So that evening over pick-up apologies (the driver really did wait two hours) and a Balinese beer I chat with Penny the English owner and Lisa the American marketing co-ordinator of the spa school where I am studying for the next week. They live in a lovely home five minutes' walk from the beach. Lisa promises to fix me up with a bike as I’ll be staying with them because the school accommodation is full. I'm happy with that - did I mention they have dogs, a pool and my bedroom is a beautiful air-conditioned room with ensuite?

The next morning Lisa and I set off in search of the bike man she has used before to get a good deal. However, there turn out to be many bike men and they all look similar. He is found, or at least someone just like him, and I hire a bike for a week for a grand total of 120,000. Things are getting cheaper by the minute! Lisa gives me a map of Sanur - it's only small, she says, and if you pass McDonald's you've gone too far. Showing me the direction of the beach, a couple of good eateries and Hardy’s, the only western-type grocery store, she leaves me to my own devices.

Trying to look nonchalant and brave I jump on my bike - ‘yeah I've got my map and my bike, how hard can it be?. Lisa has told me Sanur is pretty safe and the people are nice - what she hasn't mentioned is that the roads are mayhem. There are scooters, cars and stray dogs all over the place and many of the dogs carry rabies. Nice!

I take a big deep breath, do my Reiki protection symbol over my body numerous times, trust the universe to listen to my safety prayers and decide to enjoy the experience. I pass some funny signs along the way, a nightclub called 'Flashbacks' that appeals to my sense of humour but prompts a mental note: "Don't go there!" I also get a chuckle over the one on the promenade at the beach: 'Love the planet, save our water, drink beer'! 

Ending up on a big main road that seems to be heading out of town I realize I must have travelled far and decide to turn around, which is a mission in itself. On the way back I stop and have my first...and LAST... Balinese mochaccino. I ask the guy at the counter where I am and show him my map. Where did I come from and did I really bike here, he asks, looking more and more puzzled? It turns out I have cycled a fair distance indeed and his place is way off my map. How long have I been in Bali...just one day? He thinks I am crazy and hilarious all at the same time but I just smile and say "it's okay" and ask him to point me toward the sea.  All is well, I am in Bali, on my wheels cruising like a local...well kind of, I don't have any live chickens in my basket -yet!


More cycling around Sanur, a trip to the supermarket for supplies and my first massage, yay! Penny advises me not to go to the beach for a massage but to pay a little more and have a good one at a proper spa so I pay $30NZ for a 90-minute massage. It's expensive for here but well worth it. On my relaxing ride home a big fat rat runs across my bike path and nearly gives me a heart attack. Ha! That'll teach me to bliss out TOO much.

That evening Penny, Lisa and I head down to the beach for dinner at one of the many beach cafes. There’s a kite-flying festival on and some of the kites are absolutely beautiful and really big. There is something sweet about grown men and tough-looking (well trying to be) teenage boys doing an activity so gentle and passive that makes me smile. Next time I see a bunch of testosterone-fuelled boys and men back in New Zealand needing to release some tension I’m going to yell “go fly a kite’.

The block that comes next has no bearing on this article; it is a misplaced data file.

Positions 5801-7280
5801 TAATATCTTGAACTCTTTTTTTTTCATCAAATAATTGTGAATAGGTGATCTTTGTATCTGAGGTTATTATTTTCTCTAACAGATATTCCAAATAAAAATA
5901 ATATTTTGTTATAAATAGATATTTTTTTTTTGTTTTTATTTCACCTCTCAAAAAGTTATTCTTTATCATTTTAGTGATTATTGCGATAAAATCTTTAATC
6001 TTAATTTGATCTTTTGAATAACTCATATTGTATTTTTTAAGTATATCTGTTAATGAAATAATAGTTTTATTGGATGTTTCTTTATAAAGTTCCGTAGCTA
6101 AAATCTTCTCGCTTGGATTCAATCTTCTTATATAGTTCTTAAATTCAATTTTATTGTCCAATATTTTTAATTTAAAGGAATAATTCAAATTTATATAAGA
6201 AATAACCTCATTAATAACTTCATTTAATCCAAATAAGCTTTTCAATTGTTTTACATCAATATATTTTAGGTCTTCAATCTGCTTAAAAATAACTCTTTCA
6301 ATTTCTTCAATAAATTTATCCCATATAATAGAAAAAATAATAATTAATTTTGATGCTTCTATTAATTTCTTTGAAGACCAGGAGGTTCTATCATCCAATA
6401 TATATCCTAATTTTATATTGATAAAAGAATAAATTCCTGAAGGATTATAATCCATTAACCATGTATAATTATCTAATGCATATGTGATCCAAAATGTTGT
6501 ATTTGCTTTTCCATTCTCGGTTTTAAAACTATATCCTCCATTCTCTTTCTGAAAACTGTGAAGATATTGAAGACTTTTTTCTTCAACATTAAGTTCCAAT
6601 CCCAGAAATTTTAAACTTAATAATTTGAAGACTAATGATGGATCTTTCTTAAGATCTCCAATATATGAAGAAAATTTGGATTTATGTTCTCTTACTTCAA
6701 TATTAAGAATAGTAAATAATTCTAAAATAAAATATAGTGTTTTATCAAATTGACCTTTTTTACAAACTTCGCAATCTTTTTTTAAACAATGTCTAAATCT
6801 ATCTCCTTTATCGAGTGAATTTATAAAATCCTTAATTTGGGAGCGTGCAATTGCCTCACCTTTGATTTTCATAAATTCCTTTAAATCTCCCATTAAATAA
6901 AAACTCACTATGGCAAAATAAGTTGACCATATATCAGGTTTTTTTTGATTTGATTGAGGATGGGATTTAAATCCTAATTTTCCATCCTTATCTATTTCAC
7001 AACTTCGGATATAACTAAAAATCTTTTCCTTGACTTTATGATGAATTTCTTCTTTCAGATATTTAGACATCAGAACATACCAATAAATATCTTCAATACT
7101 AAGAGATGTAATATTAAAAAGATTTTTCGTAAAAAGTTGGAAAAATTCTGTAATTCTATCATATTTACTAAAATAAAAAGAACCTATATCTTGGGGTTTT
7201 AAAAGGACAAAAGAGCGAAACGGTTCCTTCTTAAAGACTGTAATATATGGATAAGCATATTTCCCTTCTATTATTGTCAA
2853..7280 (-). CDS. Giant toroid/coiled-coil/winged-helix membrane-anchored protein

We drive the dogs to a beach down south and have breakfast on a lounger by the sea. I decide to have a "homealette" which looks and tastes surprisingly just like an omelette :-).

School starts tomorrow, yippee! Blimey that's a rare utterance from this student.


The spa therapy school is beautiful and I have enrolled in a course on traditional scrubs and wraps (my son thinks this is hilarious: “So mum you just scrub people then wrap them up?” Well yes). Once a grand house with big rooms and marble floors it now houses therapy tables, yoga mats and treatment chairs. All sorts of spa therapies are on offer with international training standards so I feel I’ve chosen the best place to learn. 

We start our days with yoga and meditation. My week making and applying a selection of tradition scrubs and wraps is great, almost like a cooking course with the ingredients all natural and good enough to eat…turmeric, seaweed, coconut, coffee, papaya etc. I meet some lovely people from Belgium, Italy, Japan and Australia and pass my two-hour exam with flying colours…bonus.


On the Saturday morning I say my goodbyes to the school and Penny and Lisa and take a taxi-van to the quiet mountainous village of Ubud about 40 minutes from Sanur. My driver tells me that he has 10 children to which I say "well done", although I suspect his wife should take most of the credit for that. We pass some incredible carving shops with everything from intricately carved doors to massive Buddha heads. If I want to stop he can take me to his friend's carving shop. "It's okay," I reply, "just on to Ubud thanks." Anyway I’d have a bit of trouble getting a giant Buddha head through Customs. Darn it!

Quiet little Ubud? Ahh maybe not - this place reminds me of a European ski resort minus the snow but including the French, Dutch, German you name it tourists. I am staying in a family compound in the middle of town and it’s a noisy affair. There’s a live tattoo show on tomorrow too but sadly I miss that event, choosing to explore three temples and a coffee plantation instead. The plantation offers the coffee delicacy luwak, which is about $7 a cup (expensive even for Indonesia). Coffee beans pass though the bodily system and out the bottom (yes, bum) of an animal that some people say is a cat, others call a monkey; well it looks just like a possum to this suspicious traveler :-). The beans are then cleaned and roasted (I kid you not) and then brewed up for a cuppa .....ummmm last laughs on the tourists me thinks.